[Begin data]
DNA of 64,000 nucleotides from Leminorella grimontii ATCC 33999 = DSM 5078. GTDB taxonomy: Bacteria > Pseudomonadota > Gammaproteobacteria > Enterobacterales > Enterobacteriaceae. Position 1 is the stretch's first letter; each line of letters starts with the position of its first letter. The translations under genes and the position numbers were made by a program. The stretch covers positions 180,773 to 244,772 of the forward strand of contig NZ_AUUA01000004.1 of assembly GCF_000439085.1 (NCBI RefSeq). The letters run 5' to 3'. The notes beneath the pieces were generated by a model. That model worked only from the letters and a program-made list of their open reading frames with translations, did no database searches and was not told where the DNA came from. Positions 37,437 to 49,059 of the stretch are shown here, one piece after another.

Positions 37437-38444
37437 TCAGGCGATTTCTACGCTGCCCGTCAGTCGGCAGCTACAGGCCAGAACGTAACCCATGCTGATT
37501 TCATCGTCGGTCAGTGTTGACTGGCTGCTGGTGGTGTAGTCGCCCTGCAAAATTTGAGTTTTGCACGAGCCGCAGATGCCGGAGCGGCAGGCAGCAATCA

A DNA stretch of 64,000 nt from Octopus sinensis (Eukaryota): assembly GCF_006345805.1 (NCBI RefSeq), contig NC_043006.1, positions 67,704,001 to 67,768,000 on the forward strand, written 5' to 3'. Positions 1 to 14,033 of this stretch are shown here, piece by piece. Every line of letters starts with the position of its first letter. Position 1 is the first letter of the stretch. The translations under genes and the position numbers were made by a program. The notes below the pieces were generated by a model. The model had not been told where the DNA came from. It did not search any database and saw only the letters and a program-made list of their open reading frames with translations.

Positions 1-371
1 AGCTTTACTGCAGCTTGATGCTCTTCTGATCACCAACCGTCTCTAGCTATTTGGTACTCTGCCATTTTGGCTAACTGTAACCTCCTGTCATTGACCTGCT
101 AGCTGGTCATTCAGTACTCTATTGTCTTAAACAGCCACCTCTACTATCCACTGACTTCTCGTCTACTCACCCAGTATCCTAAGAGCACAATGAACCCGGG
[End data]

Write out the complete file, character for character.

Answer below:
DNA of 64,000 nucleotides from Leminorella grimontii ATCC 33999 = DSM 5078. GTDB taxonomy: Bacteria > Pseudomonadota > Gammaproteobacteria > Enterobacterales > Enterobacteriaceae. Position 1 is the stretch's first letter; each line of letters starts with the position of its first letter. The translations under genes and the position numbers were made by a program. The stretch covers positions 180,773 to 244,772 of the forward strand of contig NZ_AUUA01000004.1 of assembly GCF_000439085.1 (NCBI RefSeq). The letters run 5' to 3'. The notes beneath the pieces were generated by a model. That model worked only from the letters and a program-made list of their open reading frames with translations, did no database searches and was not told where the DNA came from. Positions 37,437 to 49,059 of the stretch are shown here, one piece after another.

Positions 37437-38444
37437 TCAGGCGATTTCTACGCTGCCCGTCAGTCGGCAGCTACAGGCCAGAACGTAACCCATGCTGATT
37501 TCATCGTCGGTCAGTGTTGACTGGCTGCTGGTGGTGTAGTCGCCCTGCAAAATTTGAGTTTTGCACGAGCCGCAGATGCCGGAGCGGCAGGCAGCAATCA

A DNA stretch of 64,000 nt from Octopus sinensis (Eukaryota): assembly GCF_006345805.1 (NCBI RefSeq), contig NC_043006.1, positions 67,704,001 to 67,768,000 on the forward strand, written 5' to 3'. Positions 1 to 14,033 of this stretch are shown here, piece by piece. Every line of letters starts with the position of its first letter. Position 1 is the first letter of the stretch. The translations under genes and the position numbers were made by a program. The notes below the pieces were generated by a model. The model had not been told where the DNA came from. It did not search any database and saw only the letters and a program-made list of their open reading frames with translations.

Positions 1-371
1 AGCTTTACTGCAGCTTGATGCTCTTCTGATCACCAACCGTCTCTAGCTATTTGGTACTCTGCCATTTTGGCTAACTGTAACCTCCTGTCATTGACCTGCT
101 AGCTGGTCATTCAGTACTCTATTGTCTTAAACAGCCACCTCTACTATCCACTGACTTCTCGTCTACTCACCCAGTATCCTAAGAGCACAATGAACCCGGG